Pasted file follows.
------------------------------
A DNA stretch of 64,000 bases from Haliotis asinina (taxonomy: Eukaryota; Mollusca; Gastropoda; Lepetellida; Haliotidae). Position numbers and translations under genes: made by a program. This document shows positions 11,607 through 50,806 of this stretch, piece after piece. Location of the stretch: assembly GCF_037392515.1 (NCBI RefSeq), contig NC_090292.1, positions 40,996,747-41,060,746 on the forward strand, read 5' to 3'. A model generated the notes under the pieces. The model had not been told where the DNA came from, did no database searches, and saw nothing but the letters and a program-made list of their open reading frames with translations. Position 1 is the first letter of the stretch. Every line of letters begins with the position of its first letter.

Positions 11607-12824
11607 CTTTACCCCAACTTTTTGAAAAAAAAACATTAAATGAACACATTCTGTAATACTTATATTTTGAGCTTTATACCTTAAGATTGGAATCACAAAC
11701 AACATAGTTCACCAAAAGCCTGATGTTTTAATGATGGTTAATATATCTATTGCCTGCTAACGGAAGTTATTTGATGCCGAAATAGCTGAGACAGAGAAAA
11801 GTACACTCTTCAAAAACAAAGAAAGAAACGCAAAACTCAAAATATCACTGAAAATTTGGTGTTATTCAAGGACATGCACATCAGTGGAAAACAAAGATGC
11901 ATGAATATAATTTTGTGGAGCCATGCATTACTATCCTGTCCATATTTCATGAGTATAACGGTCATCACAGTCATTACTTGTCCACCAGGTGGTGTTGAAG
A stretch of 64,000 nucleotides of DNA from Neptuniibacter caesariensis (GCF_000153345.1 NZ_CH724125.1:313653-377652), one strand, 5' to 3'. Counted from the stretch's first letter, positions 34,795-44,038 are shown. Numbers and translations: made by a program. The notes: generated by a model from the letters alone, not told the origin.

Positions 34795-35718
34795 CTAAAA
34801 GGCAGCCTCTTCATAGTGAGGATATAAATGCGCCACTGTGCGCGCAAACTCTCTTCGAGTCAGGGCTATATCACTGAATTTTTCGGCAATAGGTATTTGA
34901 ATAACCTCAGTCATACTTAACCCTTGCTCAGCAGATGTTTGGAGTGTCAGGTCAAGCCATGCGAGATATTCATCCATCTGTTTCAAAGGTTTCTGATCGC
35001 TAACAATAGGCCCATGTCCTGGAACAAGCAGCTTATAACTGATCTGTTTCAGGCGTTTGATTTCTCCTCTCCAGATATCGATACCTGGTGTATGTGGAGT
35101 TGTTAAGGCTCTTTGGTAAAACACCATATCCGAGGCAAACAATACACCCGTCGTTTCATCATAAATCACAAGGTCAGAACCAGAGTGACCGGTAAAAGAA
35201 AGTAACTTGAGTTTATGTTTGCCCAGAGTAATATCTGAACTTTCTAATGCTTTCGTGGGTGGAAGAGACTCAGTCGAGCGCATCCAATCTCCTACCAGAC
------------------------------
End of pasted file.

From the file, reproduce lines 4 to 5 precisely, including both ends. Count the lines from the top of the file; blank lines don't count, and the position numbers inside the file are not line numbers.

11701 AACATAGTTCACCAAAAGCCTGATGTTTTAATGATGGTTAATATATCTATTGCCTGCTAACGGAAGTTATTTGATGCCGAAATAGCTGAGACAGAGAAAA
11801 GTACACTCTTCAAAAACAAAGAAAGAAACGCAAAACTCAAAATATCACTGAAAATTTGGTGTTATTCAAGGACATGCACATCAGTGGAAAACAAAGATGC